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Drug deaths paper wins European scientific award

27 November 2018

A paper co-authored by Professor Matthew Hickman, co-Director of the NIHR Health Protection Research Unit in Evaluation of Interventions at the University of Bristol, with Professor John Marsden (National Addiction Centre, Kings College London) has been awarded a European Monitoring Centre for Drugs and Drug Addiction (EMCCDA) scientific award.

Syringe and drugs

The award celebrates scientific writing and distinguishes high-quality research in the field of illicit drugs. Scientific papers judged to enhance understanding of the European drug problem are acknowledged yearly in an award ceremony, which will take place at Lisbon Addiction Conference in 2019.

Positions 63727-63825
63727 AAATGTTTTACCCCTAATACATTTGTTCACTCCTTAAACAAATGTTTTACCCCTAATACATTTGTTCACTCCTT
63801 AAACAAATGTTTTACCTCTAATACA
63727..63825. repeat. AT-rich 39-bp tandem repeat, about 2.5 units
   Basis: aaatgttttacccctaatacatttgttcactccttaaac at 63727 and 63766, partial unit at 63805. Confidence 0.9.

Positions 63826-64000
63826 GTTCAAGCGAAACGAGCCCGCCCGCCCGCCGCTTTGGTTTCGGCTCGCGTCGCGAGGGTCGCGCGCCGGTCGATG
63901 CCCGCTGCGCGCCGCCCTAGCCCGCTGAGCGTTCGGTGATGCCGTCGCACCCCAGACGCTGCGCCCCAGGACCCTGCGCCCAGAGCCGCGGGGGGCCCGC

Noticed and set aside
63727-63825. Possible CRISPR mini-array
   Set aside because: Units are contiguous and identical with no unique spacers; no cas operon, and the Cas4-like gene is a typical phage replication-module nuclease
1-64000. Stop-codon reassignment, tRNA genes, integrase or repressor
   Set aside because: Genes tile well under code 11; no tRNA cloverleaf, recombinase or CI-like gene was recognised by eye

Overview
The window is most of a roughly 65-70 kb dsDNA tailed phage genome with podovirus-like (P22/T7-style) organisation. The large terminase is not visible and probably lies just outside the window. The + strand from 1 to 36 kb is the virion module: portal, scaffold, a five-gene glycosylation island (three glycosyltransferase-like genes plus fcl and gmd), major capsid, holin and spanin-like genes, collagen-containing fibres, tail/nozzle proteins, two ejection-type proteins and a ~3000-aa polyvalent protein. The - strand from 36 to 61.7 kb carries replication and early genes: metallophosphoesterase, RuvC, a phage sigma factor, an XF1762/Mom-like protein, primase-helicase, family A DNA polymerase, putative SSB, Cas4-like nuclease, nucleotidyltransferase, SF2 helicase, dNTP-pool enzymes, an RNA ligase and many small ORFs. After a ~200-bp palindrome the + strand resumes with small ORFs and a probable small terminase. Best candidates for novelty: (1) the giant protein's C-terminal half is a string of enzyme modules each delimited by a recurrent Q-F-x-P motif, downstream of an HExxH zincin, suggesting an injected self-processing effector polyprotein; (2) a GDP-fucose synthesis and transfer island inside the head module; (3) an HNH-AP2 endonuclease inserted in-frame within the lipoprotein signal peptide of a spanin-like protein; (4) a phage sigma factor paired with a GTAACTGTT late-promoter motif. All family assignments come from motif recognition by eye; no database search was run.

The paper, ‘Does exposure to opioid substitution treatment in prison reduce the risk of death after release? A national prospective observational study in England’ was published in the journal Addiction in February 2017. It won in the ‘Demand reduction intervention’ category.

The paper reports on a study that found that providing opioid substitution therapy in prisons was associated with a 75% reduction in all‐cause mortality and an 85% reduction in fatal drug‐related poisoning in the first month after release.

Professor Hickman said: “People dependent on opioids, especially if they inject drugs, have a high risk of premature mortality. Leaving prison is a particularly risky time for people who have been detoxified or stopped using opioids. Our study showed that prison-based opioid substitute therapy (OST), with oral methadone or buprenorphine, is a highly effective means of reducing the risk of death among prisoners in the first four weeks after release. The clinical decision to withdraw prisoners from OST should be made with care and further support.

“It is wonderful to get recognition for this important research. Drug related deaths are a major public health problem and we hope that our research can go some way towards helping reduce the harms”.